Prostate Stones the Size of Walnuts Made Life a Nightmare for a Man 12,000 Years Ago
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The earliest known case of prostate stones, roughly the size of walnuts and dating back about 12,000 years, has been discovered in the skeletal remains of a man in a cemetery in central Sudan. The stones, which cause excruciating pain, were in the man’s lower urinary tract or prostate area.

The man lived with the knowledge that there was little prospect of relief from his condition, which may or may not have killed him, a new paper says about the case. The authors quote French philosopher Michel de Montaigne, who said, “What is this [torture by the stone] but testing of death again and again? Deliver me, if possible, from his evil which is in me”

The photos show the prostate stones in context in the grave. Prostate stones often develop without symptoms of pain or complications. But this man’s stones were so large that he likely suffered terribly and possibly suffered other conditions in addition to pain and difficulty urinating. Source: Usai et al.

This finding, plus an earlier one in Sicily in a woman dating to about 8,500 years ago, reveal that the condition of lithiasis or stones building up in the body afflicted humans long before the modern era.

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The team of scientists was able to nail down what part of the body the man was inflicted by the stones by their position underneath the body and by the crystalline mineral makeup of the stones.


The man in this case likely suffered enormously from the stones, but they were not his only problem. The team, who published their findings in the journal PLOS One, was led by Donatella Usai and Sandro Salvatori of the Center for Sudanese and sub-Saharan studies in Treviso, Italy. They wrote:

‘… the occurrence of bacterial imprints also indicates on-going infectious processes in the individual. This discovery of the earliest known case of lithiasis [stone formation] extends the appearance of prostatic stones into the Late Pleistocene/Early Holocene, a disease which therefore can no longer be considered exclusive to the modern era, but which also affected prehistoric individuals, whose lifestyle and diet were significantly different to our own.’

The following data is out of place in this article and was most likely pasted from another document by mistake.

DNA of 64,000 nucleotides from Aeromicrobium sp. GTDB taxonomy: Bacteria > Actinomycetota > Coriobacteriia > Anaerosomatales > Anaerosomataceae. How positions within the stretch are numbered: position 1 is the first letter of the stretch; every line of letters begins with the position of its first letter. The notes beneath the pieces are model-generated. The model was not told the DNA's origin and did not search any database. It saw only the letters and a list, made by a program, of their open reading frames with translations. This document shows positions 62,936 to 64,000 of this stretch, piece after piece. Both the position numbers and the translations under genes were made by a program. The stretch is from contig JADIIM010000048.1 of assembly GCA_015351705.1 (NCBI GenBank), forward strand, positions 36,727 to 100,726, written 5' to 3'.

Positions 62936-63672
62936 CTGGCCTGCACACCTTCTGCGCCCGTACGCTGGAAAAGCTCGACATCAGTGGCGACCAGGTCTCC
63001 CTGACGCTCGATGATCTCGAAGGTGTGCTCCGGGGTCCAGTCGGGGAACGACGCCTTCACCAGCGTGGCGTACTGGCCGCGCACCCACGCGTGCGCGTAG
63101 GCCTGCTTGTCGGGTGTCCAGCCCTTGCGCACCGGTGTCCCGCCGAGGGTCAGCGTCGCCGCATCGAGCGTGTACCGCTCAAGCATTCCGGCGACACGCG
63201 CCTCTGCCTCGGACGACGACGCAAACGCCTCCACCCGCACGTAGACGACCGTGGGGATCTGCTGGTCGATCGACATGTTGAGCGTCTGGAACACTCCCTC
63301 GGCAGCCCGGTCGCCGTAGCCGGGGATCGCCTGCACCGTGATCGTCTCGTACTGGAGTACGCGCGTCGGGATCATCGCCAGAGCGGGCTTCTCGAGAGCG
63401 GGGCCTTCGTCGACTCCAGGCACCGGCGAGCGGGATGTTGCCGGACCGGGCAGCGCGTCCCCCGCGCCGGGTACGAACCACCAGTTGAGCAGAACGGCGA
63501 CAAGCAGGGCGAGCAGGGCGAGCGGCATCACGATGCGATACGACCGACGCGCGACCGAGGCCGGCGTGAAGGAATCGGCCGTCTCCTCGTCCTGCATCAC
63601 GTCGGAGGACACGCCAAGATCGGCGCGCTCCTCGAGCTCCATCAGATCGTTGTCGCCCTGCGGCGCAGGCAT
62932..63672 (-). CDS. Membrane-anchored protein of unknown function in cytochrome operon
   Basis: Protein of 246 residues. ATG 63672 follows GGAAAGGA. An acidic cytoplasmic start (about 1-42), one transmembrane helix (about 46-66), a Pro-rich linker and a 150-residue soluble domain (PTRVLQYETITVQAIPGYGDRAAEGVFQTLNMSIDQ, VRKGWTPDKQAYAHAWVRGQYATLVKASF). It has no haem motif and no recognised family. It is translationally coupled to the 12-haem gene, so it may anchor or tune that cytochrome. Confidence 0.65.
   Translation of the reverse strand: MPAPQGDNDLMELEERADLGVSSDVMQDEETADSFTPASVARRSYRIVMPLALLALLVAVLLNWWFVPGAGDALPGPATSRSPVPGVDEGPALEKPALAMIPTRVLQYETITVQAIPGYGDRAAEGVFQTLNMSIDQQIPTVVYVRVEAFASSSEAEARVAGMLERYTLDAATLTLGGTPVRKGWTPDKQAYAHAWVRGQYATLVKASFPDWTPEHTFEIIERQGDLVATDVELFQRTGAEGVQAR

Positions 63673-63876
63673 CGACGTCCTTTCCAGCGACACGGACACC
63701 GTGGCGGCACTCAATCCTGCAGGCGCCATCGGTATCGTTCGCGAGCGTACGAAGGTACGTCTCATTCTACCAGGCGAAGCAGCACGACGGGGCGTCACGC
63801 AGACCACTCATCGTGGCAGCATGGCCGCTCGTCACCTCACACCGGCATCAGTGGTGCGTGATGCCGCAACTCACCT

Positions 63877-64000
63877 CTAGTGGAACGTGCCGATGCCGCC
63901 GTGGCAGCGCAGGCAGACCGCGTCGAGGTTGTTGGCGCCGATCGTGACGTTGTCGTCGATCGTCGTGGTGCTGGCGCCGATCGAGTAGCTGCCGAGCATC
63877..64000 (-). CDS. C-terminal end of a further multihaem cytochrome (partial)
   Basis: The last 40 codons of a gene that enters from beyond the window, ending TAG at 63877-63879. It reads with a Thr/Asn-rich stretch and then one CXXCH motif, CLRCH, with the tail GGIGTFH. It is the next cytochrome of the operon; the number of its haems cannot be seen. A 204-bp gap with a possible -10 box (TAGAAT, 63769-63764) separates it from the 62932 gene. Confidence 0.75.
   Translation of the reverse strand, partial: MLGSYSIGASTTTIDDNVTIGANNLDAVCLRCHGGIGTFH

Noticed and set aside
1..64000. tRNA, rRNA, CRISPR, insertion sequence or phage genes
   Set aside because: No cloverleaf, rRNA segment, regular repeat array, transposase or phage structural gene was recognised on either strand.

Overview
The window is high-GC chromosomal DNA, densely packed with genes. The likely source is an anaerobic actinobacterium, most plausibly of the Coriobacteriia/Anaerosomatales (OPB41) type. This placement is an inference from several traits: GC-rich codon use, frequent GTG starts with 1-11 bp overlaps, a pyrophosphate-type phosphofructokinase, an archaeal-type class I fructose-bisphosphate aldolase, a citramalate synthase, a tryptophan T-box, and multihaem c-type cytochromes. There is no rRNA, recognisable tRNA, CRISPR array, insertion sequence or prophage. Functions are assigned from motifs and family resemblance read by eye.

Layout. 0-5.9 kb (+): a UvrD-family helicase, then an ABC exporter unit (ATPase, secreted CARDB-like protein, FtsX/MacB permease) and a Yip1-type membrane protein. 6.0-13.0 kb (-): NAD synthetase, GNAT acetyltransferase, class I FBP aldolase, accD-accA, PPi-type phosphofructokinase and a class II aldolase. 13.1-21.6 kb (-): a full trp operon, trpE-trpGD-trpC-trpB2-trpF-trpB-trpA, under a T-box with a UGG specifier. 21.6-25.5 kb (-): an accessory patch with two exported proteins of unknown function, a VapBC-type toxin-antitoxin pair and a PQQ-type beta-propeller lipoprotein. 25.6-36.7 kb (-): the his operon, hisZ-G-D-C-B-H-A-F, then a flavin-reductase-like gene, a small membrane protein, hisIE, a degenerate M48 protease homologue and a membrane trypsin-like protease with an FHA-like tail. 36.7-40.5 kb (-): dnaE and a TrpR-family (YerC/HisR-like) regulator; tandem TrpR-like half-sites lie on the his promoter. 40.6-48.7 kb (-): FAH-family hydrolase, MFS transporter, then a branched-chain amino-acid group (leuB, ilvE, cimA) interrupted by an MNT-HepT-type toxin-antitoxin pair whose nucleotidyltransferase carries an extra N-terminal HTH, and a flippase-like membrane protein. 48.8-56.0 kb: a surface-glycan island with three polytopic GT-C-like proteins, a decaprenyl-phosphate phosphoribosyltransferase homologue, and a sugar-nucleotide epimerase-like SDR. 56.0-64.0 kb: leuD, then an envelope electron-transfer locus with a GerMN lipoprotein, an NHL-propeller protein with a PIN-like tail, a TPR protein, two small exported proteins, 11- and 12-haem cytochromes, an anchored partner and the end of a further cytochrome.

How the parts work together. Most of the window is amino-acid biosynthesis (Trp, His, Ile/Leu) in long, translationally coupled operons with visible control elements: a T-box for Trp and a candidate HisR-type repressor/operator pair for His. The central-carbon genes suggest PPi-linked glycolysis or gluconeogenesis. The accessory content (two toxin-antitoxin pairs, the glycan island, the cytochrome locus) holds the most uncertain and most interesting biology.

Lithiasis is known to have occurred prior to mentions of it in ancient records from Babylon and Egypt. But the earlier finding in Sicily and this one in Sudan, about 20 kilometers (12.43 miles) south of Khartoum on the left bank of the White Nile, push the disease much further back in prehistory.

These prostate stones are about the size of walnuts and likely afflicted a man with excruciating pain 12,000 years ago.


The team examined graves of 194 people from three eras: pre-Mesolithic or Middle Stone Age, Neolithic or New Stone Age, and the Classic/Late Meroitic of about 700 BC to 350 AD.

Most of the burials, 94, were in the pre-Mesolithic of around 12,000 years ago. Those burials were peculiar for having such a large number of bodies buried facedown. Only one other case of a facedown burial has ever been seen in the Nile Valley. The authors do not think they were buried in what are known as deviant burials, in which people are buried face down or with stones piled on top of them to prevent them from rising from the dead to haunt the living.

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The skeletal remains of these people showed they were generally tall, well-fed, and healthy - except for tooth decay, the paper states. People in Sudan in those days had a better climate than that country enjoys now. They likely had a rich, stable ecosystem from which they hunted and gathered food.

The authors wrote:

“Hence, while it is impossible to establish conclusively whether the Al Khiday individual died as a consequence of the lithiasis, in light of the touching descriptions described in literature regarding people suffering from this pathology, it is highly likely that this individual experienced extreme pain during the course of this disease, without the possibility of relief.”

Detail of one of the stones in the man’s pelvis at the grave.


If you’re reading this article on a computer, you may take medical treatment for granted. However, much of the world is still trapped in poverty and has no recourse to doctors or other health practitioners or medications. So while this disease of lithiasis is very old indeed, many people still live with it with no hope of a cure or to ease their suffering.